NEWS ROUNdUp: HAppENiNGS IN ThE 8-BiT WORld
BEN POEhlANd MANAGiNG EdiTOR
CompuServe Lowers Rates
According to Ron Luks, Atari Forum Manager on CompuServe, beginning March 1993 CIS offers its subscribers a Standard Pricing Plan under which members pay a flat monthly fee of $8.95 for unlimited connect-time use of 36 basic services such as travel, shopping, investment, and games. When using CompuServe's other services, members will pay an hourly charge of $8 for 1200 or 2400 baud access, and $16 for 9600 baud access. Previously, members paid a monthly fee of $7.95 and hourly charges of $12.80 and $22.80 for access at 1200/2400 and 9600 baud, respectively. Ron notes that while this new BASIC SERVICES plan isn't mandatory for members, the lower rates certainly make it more advantageous for most users to switch to the new pricing structure. Ron further related that the new fee schedule includes up to 60 3-page emails/month for free with no time of day restrictions and a small additional charge for overage. CompuServe users can type GO CHOICES for details on the new fee structure, or contact Ron Luks if you have questions.
AC applauds this effort by CIS to make its fees more competitive with other commercial networks such as the General Electric News and Information Exchange (GEnie). GEnie also has a flat-rate fee schedule of $4.95/month with unlimited use of certain services such as e-mail at certain times of the day. However, a variety of restrictions apply to the services of both networks, and we urge users to explore fees in detail and to shop around, as fees are now very competitive but also a bit complicated. CompuServe has long been noted as "the place to be" for Atari 8-bitters. AC's Technical Consultant, Bob Puff (who also runs Computer Software Services) is an Atari Forum sysop on CIS, and Don LeBow-another notable on CIS-serves as one of our Correspondents.
Although GEnie has potentially greater resourcesespecially in the form of its large library of downloadable 8-bit files-the Atari management there has shown no interest in the revival movement represented by this magazine and has generally allowed things in the ATARI8 area to decay. Recently, a group of 8-bit users on GEnie attracted the attention of Darlah Potechin with proposals to revive the 8-bit area there and perhaps take on some new sysops. With this latest aggressive fee reduction by CIS, we at A Care observing the proceedings on both networks with keen interest.
Good-Bye, Innovative Concepts
AC regrets to report several documented cases of ripoffs perpetuated by Innovative Concepts of Warren, Michigan. Part of the complaints we received indicated that proprietor Mark Elliot appeared to be hiding behind an answering machine and not returning calls. Our Managing Editor left a message on the IC answering machine and received similar treatment.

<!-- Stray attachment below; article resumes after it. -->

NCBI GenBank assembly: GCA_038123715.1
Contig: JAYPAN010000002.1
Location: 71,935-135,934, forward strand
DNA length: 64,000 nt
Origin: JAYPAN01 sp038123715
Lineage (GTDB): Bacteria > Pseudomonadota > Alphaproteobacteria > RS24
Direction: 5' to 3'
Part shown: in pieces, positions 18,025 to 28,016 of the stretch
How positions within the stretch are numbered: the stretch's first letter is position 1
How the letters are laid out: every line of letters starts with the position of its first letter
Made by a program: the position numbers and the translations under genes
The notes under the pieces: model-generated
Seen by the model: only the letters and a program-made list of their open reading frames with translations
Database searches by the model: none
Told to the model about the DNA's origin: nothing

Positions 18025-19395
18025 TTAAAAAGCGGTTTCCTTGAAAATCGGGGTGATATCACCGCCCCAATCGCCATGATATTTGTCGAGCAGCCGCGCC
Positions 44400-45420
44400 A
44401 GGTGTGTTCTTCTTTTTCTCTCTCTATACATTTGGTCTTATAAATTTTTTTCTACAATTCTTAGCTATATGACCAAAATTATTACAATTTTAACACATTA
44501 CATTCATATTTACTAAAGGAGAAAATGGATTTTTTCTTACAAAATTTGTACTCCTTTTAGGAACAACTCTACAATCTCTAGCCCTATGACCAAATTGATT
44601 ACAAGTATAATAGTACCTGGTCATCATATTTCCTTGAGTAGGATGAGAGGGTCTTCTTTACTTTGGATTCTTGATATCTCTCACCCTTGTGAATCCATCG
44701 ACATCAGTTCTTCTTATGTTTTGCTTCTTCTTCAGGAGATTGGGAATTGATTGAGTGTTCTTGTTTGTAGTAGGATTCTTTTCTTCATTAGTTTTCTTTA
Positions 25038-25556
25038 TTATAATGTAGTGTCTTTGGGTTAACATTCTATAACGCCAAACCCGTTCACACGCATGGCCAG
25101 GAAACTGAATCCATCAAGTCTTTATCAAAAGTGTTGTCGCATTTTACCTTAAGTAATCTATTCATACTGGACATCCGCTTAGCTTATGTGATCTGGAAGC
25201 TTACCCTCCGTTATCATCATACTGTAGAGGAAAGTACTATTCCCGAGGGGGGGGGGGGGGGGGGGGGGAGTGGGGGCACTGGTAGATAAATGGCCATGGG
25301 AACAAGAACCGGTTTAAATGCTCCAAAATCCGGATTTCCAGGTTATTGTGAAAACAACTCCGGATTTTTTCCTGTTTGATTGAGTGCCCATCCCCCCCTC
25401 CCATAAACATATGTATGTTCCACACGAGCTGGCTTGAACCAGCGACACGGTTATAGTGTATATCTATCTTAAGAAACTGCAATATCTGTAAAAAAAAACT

As nearly as we can tell, Innovative Concepts appears to have quietly slipped its moorings around August of 1992-yet another casualty of the dreadful Summer of '92 which snuffed out so many Atari vendors and developers and took a toll on magazines as well. Unfortunately, its proprietor failed to announce that fact to the community and apparently in some instances continued to accept money for services and merchandise that it never delivered. Unless this magazine receives some notice from Innovative Concepts indicating their Atari 8-bit business is once again up and running, we must regrettably advise readers to refrain from placing orders with IC. Really a shame, this company used to sell some really great stuff for the 8-bit.
TEXTPRO, Where Art Thou?
Afficionados of Ron Ritchie's TextPro wordprocessor have been waiting for some time for him to release the latest version, TextPro 5.0. Word is that beta-testing of 5.0 is complete and the only present obstacle to final distribution is that the manual is being re-written. We're hoping the long wait will be over soon!
RT-8 Cart Clone Delayed
In the Dec. '92 issue of AC, Brad Koda of Best Electronics announced in an ad a replacement for ICD's discontinued Real-Time8 clock cartridge. There is a pent-up demand for this product, especially among BBS sysops who will practically kill you for one. We had hoped to see this product launched in early 1993, but according to Brad Koda there's a minor snag delaying its introduction. Apparently the firmware for the cart contains a bug that causes the clock to lose time, like several minutes a week. Software development for the new cart is being done in England. In late February Brad travelled to England, where-among other things-we hope he got his timepiece fixed. An RT-8 cart clone is a welcome product; we predict it will sell briskly once it reaches the market.